Sushi’s stunning rolls and morsels require something to hold them together. So what exactly is sushi wrapped in? The key wrapping ingredient is nori.
Nori seaweed sheets lend structure and define sushi’s iconic cylindrical shapes. With its dark green hue and robust, oceanic flavor, nori is the traditional wrapper.
But sushi can also be wrapped in thin omelettes, soy paper, cucumber, or other alternatives. Nori remains the most common wrapper that gives sushi its trademark form.
Nori’s papery texture crisps up with a quick toast. This allows it to cling tightly around sushi rice and fillings like raw fish, vegetables, and eggs. The savory wrapper keeps these elaborate creations intact.
Let’s unravel the mysteries of sushi wrappings! Discover what allows sushi chefs to transform simple ingredients into bite-sized works of Japanese culinary art.
Nori – The Classic Wrapper
Nori seaweed sheets are by far the most common sushi wrapper. With its dark green hue and robust, oceanic flavor, nori defines sushi’s look.
This edible paper is made from Porphyra umbilicalis, a red algae farmed in shallow ocean waters. After harvesting, the seaweed gets shredded, pressed, and dried into paper-thin sheets.
When briefly toasted, the nori becomes pliable yet crisp – ideal for clinging tightly around sushi rice and fillings. Its savory umami taste also perfectly balances the rice and fish.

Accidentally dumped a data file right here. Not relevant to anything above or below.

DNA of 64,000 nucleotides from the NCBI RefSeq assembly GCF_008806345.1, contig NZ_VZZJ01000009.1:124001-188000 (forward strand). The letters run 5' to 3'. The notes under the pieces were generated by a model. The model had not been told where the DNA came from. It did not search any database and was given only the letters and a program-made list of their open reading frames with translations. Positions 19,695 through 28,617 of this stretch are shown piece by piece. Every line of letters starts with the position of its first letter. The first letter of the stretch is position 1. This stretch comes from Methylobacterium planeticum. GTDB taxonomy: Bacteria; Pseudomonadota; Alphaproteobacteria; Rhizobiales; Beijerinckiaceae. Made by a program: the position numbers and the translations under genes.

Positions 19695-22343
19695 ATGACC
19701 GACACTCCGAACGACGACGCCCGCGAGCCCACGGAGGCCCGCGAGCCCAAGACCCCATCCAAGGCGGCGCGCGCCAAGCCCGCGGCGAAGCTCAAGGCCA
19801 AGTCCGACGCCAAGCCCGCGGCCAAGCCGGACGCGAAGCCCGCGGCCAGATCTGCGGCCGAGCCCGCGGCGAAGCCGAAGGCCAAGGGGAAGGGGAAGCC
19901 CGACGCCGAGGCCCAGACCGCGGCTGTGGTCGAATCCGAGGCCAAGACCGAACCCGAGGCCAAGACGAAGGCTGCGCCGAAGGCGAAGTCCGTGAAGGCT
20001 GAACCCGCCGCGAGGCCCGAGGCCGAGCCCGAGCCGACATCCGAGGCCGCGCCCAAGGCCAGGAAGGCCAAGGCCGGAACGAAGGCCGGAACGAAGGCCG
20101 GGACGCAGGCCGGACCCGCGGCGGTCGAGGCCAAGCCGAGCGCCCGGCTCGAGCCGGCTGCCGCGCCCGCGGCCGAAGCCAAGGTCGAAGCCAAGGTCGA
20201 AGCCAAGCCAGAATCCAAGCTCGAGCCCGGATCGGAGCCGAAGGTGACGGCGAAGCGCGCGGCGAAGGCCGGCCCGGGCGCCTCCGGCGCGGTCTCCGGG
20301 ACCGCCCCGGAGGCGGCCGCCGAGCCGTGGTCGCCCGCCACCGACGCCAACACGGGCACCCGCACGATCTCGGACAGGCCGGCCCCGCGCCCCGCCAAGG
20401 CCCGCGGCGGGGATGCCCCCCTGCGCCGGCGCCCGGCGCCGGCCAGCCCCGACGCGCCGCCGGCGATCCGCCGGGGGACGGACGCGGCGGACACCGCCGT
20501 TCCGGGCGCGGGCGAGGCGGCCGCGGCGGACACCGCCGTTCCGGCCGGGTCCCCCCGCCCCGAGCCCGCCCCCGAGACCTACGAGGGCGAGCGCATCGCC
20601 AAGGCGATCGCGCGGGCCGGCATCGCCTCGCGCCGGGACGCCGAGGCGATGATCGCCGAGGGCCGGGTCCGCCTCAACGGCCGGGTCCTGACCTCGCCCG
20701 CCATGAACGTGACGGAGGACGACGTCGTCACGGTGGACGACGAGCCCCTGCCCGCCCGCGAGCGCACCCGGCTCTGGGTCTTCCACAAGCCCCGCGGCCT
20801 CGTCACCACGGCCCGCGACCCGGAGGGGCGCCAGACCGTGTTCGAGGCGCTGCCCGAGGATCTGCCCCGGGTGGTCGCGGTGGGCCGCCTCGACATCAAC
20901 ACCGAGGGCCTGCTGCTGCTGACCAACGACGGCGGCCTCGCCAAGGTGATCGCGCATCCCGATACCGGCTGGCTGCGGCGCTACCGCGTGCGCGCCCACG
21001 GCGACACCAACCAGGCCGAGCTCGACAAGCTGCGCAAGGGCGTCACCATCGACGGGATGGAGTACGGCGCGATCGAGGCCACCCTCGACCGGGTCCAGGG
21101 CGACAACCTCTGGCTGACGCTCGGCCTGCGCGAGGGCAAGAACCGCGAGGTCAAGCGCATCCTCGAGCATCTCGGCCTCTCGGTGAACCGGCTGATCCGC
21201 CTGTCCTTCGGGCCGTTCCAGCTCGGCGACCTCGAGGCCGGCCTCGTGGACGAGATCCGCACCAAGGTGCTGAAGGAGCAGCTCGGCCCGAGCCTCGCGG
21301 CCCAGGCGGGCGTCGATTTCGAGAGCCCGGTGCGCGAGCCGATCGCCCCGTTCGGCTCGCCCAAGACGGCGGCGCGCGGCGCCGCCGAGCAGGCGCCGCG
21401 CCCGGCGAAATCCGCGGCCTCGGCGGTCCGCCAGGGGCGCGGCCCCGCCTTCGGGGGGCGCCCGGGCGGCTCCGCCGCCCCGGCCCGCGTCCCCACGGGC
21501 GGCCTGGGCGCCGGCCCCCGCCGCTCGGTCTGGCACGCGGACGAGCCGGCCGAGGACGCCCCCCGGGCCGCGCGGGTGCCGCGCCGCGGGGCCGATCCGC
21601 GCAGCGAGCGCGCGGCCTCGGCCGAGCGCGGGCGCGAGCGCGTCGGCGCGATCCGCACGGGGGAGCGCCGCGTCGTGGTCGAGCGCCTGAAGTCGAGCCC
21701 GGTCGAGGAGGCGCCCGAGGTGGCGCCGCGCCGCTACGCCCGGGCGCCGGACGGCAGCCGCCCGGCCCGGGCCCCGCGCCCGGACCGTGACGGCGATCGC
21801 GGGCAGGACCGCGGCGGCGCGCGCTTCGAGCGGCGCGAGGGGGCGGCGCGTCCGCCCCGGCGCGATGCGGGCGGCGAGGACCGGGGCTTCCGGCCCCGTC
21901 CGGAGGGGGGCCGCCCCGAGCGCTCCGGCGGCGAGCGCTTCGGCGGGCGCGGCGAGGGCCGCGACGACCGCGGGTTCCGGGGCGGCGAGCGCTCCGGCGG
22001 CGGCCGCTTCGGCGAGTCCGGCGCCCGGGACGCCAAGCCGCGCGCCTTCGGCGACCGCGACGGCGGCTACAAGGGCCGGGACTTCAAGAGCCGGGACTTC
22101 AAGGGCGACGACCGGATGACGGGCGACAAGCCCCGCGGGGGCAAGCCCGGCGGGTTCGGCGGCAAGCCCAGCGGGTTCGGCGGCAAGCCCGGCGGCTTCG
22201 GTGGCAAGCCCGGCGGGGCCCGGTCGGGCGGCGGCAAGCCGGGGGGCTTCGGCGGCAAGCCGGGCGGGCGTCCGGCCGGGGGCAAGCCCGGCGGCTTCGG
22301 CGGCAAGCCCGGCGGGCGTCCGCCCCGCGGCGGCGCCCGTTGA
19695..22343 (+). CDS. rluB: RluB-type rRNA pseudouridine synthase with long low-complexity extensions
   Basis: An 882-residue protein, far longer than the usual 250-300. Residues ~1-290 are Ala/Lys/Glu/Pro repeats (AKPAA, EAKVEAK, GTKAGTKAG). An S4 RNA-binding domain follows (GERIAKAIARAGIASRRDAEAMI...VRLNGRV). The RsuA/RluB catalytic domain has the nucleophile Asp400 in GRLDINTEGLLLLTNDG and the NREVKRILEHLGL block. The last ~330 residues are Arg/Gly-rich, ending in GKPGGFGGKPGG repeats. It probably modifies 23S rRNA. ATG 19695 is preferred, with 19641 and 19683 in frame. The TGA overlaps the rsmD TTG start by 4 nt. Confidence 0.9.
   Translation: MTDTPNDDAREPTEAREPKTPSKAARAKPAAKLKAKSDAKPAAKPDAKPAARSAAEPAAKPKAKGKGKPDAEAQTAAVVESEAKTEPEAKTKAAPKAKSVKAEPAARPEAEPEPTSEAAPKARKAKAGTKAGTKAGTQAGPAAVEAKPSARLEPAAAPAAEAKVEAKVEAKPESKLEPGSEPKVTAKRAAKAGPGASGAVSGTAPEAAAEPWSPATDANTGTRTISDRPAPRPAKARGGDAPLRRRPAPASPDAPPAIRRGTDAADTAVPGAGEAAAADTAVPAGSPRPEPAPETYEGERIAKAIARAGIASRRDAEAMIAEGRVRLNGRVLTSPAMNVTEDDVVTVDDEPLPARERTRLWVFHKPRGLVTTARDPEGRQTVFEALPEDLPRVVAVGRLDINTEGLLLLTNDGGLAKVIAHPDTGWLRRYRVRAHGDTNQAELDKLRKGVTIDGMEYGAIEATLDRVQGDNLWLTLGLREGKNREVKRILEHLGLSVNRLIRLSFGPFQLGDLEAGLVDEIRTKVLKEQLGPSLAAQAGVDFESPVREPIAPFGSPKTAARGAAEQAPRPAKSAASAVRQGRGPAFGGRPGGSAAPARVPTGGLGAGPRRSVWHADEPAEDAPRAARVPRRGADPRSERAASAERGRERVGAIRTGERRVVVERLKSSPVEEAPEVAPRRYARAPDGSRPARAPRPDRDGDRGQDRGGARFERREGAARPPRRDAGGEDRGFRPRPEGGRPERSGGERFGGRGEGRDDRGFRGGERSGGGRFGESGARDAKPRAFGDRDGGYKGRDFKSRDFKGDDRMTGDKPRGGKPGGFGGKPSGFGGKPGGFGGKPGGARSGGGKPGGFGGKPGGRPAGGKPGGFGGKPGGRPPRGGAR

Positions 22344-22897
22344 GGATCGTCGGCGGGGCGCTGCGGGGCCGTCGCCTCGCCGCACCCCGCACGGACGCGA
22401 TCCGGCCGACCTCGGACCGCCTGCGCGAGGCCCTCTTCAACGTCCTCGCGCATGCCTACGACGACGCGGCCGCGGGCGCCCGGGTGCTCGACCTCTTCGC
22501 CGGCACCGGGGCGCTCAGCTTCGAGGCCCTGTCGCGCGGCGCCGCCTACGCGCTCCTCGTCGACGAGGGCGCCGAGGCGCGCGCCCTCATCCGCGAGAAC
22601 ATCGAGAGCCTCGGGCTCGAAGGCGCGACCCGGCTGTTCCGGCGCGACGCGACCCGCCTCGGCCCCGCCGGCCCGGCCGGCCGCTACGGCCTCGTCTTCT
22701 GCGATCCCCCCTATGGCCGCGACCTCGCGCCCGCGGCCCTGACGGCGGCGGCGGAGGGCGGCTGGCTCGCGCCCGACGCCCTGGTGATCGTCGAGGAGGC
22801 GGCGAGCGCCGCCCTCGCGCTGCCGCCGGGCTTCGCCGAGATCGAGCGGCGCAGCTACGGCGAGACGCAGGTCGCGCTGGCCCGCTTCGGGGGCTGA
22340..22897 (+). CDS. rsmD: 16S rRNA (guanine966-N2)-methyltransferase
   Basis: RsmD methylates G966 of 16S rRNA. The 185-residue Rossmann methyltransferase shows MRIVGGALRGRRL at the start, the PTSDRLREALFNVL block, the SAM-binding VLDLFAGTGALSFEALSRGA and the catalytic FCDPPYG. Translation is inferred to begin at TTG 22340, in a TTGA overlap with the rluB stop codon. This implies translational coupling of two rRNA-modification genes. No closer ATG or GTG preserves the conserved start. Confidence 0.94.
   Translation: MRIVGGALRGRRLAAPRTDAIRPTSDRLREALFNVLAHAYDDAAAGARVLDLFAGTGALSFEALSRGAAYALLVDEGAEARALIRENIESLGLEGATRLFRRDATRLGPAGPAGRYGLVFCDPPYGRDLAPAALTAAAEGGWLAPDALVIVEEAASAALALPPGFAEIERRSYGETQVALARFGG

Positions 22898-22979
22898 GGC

Nori is integral to rolls like futomaki, uramaki, and temaki. It lends structure while allowing flavors to mingle.
So the next time you bite into a sushi roll, thank the nori for keeping it all wrapped up!
While nori is the norm, sushi can also be wrapped creatively in:
This thin, pliable paper is made from soybeans. It has a translucent beige color and very mild, nutty flavor.
Soy paper is a great nori alternative for anyone with seaweed allergies. It also adheres well when dealing with moist or delicate fillings.
A thin Japanese omelette called tamago can wrap sushi too. Fluffy eggs impart a hint of sweetness and give rolls a breakfast vibe.
Tamago wrappings pair especially well with smoked salmon, bacon, and cheese.
Crisp, cool cucumber slices can cradle fillings instead of nori. This light summery wrap works well for veggie sushi.
Pro tip: Remove the watery seeds first so the cucumber holds its shape better.
This crunchy, mildly sweet aquatic tuber can be sliced paper-thin to wrap sushi ingredients. It adds an earthy snap that contrasts with fish.
Shredded daikon radish stands in for nori with a peppery bite. It also tints the rolls a natural pink hue.
Translucent spring roll wrappers encase ingredients in a sticky, chewy package. Great for deep fried sushi!
Butter lettuce or shiso leaves wrap up fillings burrito-style. Their ruffled edges give a unique organic look.
Zucchini or Avocado
Thin strips of zucchini or avocado can wrap sushi with a health halo. Their mild green flavors allow the fillings to be the star.
How Nori Is Prepared for Sushi
Now that we know nori is sushi’s claim to fame wrapper, let’s look closer at how it’s prepared:
Toasting the Nori
Nori needs to be toasted quickly to release its oils and soften it up. This enhances both the texture and savory flavor.
Pass each nori sheet over an open flame or heat source until the color brightens. It happens fast, so pay close attention!
Cutting the Nori
For rolls, halve the toasted nori sheet crosswise. You’ll wrap each half into one long roll.
For hand rolls, keep the sheet whole or cut it in thirds if you want smaller cones.
Moistening the Nori
Brush water along the edges of the nori sheet. This helps it seal tightly and adhere to itself when shaped into rolls.
You can also moisten it by laying the nori on the sushi rice briefly – the rice’s moisture transfers.
Flavoring the Nori